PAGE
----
When you look at the Warriors coaching staff and front office, it's a pretty accomplished group of hoopers.
So during a Zoom conversation with forward Eric Paschall on Monday afternoon, NBC Sports Bay Area put the Golden State rookie on the spot:
"Put together your starting five -- basketball team -- of Warriors coaches and executives."
After saying, "Ummmmmmmm ..." and pausing for a couple seconds, Paschall revealed his squad:
Theo Robertson, Luke Loucks, David Fatoki, Zaza Pachulia and Steve Nash.
Pachulia and Nash -- who hold consultant roles with the franchise -- don't need introductions.
But let's take a look at the other three who made the cut.
Robertson -- a player development coach who works closely with Paschall -- played at Cal from 2005 to 2010. Over his junior and senior seasons combined, he averaged 13.6 points, 4.3 rebounds and 2.4 assists, while shooting better than 49 percent from the field and 47 percent from deep. The Bears won the regular-season conference championship his last year in Berkeley, and he was named team MVP.
Loucks -- a player development coach as well -- played collegiately at Florida State. He started all 35 games as a senior, and registered 10 points, 13 assists and six rebounds in the Seminoles' 2012 ACC Tournament championship game victory over North Carolina.
Fatoki -- assistant manager of basketball operations and GSW Ventures -- averaged nearly 13 points and 7.6 assists during his senior season in 2014-15 at Washington University in St. Louis.
That's a very solid unit.
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But what about the members of the organization who were snubbed by the No. 41 overall pick in the 2019 NBA Draft?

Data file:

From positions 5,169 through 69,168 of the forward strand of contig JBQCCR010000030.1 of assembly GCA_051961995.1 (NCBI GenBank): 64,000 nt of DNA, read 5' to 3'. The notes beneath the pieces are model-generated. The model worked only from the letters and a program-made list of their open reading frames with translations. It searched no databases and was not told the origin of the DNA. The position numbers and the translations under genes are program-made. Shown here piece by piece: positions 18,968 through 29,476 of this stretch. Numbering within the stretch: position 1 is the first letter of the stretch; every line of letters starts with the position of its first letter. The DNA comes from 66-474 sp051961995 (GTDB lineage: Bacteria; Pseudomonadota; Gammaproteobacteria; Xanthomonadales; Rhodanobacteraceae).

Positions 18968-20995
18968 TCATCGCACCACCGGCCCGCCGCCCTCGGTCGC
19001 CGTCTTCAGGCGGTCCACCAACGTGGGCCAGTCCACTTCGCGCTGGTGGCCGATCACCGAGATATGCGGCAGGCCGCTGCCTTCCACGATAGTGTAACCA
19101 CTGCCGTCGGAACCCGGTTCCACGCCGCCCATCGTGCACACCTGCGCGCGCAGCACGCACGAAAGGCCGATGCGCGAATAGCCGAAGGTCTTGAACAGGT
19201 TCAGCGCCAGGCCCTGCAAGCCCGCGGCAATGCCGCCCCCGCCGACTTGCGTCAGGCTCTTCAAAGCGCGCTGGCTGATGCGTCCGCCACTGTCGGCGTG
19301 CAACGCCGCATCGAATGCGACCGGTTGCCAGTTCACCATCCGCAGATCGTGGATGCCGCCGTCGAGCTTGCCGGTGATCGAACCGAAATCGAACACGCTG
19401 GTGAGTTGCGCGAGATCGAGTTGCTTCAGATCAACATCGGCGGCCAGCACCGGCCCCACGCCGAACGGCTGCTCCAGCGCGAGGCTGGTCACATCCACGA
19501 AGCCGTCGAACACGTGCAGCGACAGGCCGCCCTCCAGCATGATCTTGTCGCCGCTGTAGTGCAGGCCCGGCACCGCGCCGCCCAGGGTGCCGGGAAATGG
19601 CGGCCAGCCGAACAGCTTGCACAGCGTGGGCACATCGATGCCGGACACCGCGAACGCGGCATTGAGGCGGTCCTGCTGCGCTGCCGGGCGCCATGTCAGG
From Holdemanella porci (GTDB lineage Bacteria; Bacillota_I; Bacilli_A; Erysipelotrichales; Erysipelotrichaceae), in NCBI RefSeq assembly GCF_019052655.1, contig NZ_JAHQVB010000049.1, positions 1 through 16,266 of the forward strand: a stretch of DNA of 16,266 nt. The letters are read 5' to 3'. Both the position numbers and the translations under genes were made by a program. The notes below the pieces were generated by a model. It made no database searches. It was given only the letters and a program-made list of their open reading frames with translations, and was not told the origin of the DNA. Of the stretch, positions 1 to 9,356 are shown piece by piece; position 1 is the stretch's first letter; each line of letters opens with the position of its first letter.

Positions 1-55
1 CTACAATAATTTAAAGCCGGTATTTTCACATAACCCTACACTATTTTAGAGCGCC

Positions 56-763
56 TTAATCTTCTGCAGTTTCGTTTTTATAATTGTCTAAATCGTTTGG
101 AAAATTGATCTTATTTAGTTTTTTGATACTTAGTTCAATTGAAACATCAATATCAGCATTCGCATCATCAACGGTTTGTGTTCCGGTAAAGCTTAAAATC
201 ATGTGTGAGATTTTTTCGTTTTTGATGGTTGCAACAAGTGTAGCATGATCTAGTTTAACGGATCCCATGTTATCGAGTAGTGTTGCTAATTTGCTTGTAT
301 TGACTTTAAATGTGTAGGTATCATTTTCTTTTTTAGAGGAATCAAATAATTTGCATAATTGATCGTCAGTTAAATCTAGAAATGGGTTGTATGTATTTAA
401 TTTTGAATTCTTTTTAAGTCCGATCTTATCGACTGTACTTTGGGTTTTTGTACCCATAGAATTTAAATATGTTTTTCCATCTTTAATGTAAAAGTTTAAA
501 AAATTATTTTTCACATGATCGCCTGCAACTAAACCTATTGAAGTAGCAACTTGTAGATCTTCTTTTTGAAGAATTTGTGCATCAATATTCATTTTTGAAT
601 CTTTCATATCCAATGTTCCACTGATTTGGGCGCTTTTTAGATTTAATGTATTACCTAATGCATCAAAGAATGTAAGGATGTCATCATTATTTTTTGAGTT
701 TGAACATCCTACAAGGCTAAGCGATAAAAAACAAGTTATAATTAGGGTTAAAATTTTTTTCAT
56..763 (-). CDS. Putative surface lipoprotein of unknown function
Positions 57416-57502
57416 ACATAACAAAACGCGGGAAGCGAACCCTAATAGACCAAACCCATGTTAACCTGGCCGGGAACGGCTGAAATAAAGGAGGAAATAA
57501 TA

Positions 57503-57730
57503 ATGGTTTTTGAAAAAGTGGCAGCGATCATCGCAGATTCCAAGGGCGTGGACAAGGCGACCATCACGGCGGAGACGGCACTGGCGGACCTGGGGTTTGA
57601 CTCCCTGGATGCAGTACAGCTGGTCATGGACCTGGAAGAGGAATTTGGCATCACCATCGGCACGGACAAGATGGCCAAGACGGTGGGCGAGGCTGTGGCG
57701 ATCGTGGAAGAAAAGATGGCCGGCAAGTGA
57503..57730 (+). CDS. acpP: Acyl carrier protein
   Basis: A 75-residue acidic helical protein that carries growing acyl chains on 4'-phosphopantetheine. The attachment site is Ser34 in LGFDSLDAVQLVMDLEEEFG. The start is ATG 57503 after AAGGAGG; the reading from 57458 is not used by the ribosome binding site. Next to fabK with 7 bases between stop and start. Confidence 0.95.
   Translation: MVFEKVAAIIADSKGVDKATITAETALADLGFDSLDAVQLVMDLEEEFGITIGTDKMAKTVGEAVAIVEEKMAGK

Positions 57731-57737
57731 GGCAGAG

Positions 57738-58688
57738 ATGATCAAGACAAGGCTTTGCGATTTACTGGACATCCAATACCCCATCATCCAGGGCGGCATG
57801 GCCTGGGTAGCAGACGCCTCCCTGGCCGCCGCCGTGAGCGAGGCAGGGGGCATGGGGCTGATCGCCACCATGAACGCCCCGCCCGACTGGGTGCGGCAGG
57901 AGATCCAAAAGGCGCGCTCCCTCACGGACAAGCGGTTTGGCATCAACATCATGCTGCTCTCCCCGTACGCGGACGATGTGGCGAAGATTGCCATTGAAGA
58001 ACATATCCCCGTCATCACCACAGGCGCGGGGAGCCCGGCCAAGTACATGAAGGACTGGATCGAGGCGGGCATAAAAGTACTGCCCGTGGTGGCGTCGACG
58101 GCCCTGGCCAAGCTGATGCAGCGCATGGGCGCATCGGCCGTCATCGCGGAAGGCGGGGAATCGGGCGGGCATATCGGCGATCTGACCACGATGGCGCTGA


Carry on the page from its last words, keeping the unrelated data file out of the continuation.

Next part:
General manager Bob Myers played at UCLA from 1993 to 1997.
Assistant general manager Mike Dunleavy Jr. was selected by the Warriors with the No. 3 overall pick in the 2002 NBA Draft, and averaged 19.1 points during the 2007-08 season for the Indiana Pacers.
Head coach Steve Kerr shot 45.4 percent from 3-point territory over his 15-season career, and won five NBA titles as a player (in Paschall's defense, Kerr doesn't even play pickup basketball anymore).
Assistant coach Jarron Collins played in the NBA for 10 seasons after entering the league in 2001 as the No. 53 overall pick in the draft.
Player development coach Aaron Miles had a fantastic college career at Kansas, averaging 8.6 points, 6.9 assists and 1.9 steals while starting 137 games over four seasons for the Jayhawks.
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So who will be offended at not cracking the starting five?
None of the above apparently.
"Chris DeMarco -- CD for sure," Paschall said. "Or Nick Kerr."
DeMarco -- an assistant coach who runs the team's player development program -- went to Dominican University in San Rafael. From the school's website:
As a power forward for the Penguins, DeMarco led Dominican to a winning record (16-13) in 2008-09 ... averaged a team-high 14.93 points per game on .544 shooting. He started all 29 games and led the California Pacific Conference with 9.62 rebounds per game, which was nearly a pair higher than any other player in the conference and 16th best in the nation. For his efforts, DeMarco garnered NAIA Div. II All-America Honorable Mention.
Nick Kerr -- Golden State's assistant video coordinator -- played at the University of San Diego before transferring to Cal for his final year of eligibility in 2015-16.
My sincerest apologies to any other members of the organization who might be offended for not appearing in this hard-hitting news alert.
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